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Tag Archives: real estate development

Subdivision developer gets nailed for assessments and has no special developer rights


Missouri Western District Court of Appeals just affirmed a trial court’s judgment in a way that will resound with homeowners’ association (HOA) boards across the state, many of which are struggling to raise sufficient revenues to take care of streets and amenities, even though many of the developer-owned lands that benefit from the streets are apparently exempt from assessments.

Lenders that have foreclosed on developers may find that this opinion undermines the lenders’ ability to claim to enjoy the developer’s exemption from assessments on lender-owned land. Parties purchasing land from lenders, hoping to have the status of the former developer, may find themselves heavily in debt to the HOA, perhaps blaming the lenders who sold them the land.

In Woodglen Estates Association v. Dulaney, Dulaney obtained 17 parcels of land from the FDIC. This land had once been owned the original developer Braeman, then passed through the hands of a few different parties, before ending up with the FDIC, which had taken the parcels of land from a failed bank.

The Woodglen Estates Association hired an auditor to review its finances. The auditor discovered that land owned by Dulaney had not been assessed for several years. The association then sued Dulaney, and Dulaney asserted two defenses:

  • As successor to the original developer, Dulaney should be exempt from assessments on land it owned.
  • Much of the land that Dulaney owned in Woodglen was in “parcels,” not having been subdivided into “units,” so that it should not be assessed.

The appellate court looked at the line of Missouri case law that holds that the special rights and privileges of a developer, typically reserved in the declaration of covenants for the subdivision, do not automatically pass with ownership of the developer’s real estate. These rights, called “developer rights,” “declarant rights” or “development rights,” may be assigned, but a party claiming to hold these rights has to be able to prove to have acquired them by assignment. Dulaney had no proof of assignment of declarant rights.

To make matters worse for Dulaney, the Woodglen declaration did not contain an exemption for the developer’s real estate–which is a common feature of declarations–and the appellate court noted that developers do not receive an automatic exemption. Under current Missouri law, other than in condominiums, a developer may lawfully reserve an exemption from assessment for its own real estate. The original developer simply failed to create the exemption when filing the declaration and made the mistake of including land in the declaration that was not ready to be developed.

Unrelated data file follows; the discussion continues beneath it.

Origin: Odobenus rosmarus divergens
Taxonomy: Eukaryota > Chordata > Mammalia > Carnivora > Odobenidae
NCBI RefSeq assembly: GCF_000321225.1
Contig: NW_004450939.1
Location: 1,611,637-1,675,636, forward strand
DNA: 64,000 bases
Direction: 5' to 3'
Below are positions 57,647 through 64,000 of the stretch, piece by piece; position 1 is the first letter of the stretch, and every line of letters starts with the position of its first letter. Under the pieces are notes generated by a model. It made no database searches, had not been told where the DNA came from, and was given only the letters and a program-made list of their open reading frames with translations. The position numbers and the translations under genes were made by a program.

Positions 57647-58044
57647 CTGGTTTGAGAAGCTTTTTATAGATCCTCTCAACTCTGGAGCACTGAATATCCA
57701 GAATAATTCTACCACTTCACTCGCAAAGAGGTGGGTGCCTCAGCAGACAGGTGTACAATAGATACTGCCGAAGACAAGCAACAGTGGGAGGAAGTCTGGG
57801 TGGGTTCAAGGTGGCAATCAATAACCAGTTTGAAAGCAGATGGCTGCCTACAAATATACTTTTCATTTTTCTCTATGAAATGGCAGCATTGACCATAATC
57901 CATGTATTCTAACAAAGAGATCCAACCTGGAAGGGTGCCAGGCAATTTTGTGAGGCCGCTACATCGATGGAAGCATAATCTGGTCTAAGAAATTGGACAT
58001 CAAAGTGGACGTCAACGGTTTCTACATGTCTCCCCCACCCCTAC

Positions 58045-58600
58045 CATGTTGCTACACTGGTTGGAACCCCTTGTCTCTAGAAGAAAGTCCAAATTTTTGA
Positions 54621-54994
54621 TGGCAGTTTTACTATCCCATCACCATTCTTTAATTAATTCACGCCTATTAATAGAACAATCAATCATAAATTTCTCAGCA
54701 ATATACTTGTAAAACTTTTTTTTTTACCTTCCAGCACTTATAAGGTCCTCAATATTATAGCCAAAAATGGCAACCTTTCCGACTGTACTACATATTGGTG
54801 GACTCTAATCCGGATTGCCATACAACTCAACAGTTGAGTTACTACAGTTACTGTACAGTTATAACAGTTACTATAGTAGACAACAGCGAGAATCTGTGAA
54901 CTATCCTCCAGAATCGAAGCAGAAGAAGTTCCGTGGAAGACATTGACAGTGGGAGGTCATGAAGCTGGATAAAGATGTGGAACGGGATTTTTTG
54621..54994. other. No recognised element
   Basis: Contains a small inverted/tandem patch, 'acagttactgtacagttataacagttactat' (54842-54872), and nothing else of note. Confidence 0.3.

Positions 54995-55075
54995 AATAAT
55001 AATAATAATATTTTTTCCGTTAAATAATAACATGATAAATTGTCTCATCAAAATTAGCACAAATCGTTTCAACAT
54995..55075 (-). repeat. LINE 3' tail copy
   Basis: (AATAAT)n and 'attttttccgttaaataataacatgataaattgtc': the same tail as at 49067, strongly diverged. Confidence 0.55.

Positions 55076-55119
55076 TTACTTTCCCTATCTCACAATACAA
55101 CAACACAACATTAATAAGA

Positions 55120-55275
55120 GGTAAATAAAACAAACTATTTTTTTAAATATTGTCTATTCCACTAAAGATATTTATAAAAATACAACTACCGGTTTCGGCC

Dulaney argued that its “parcels” were not subject to assessment, since only “units” and “unit owners’ could be assessed. The appellate court noted that some of the declaration’s provisions were ambiguous when addressing the respective rights of owners of units and parcels, but the assessment provisions were clear:  “each owner shall be obligated to pay to the Board such sum as shall have been established….,” without distinguishing between owners of units and parcels. The legal description attached to the declaration had included Dulaney’s parcel, placing this land under the provision of the declaration.

For lenders, the lesson is that any loan documents for a development loan should include a security interest in the declarant rights, and any documents showing the recovery of the developer’s real estate should include a specific assignment of the declarant rights. When the lender sells the former developer’s property, the conveyances to the purchaser should include the assignment of declarant rights. These issues are covered in more detail in this essay.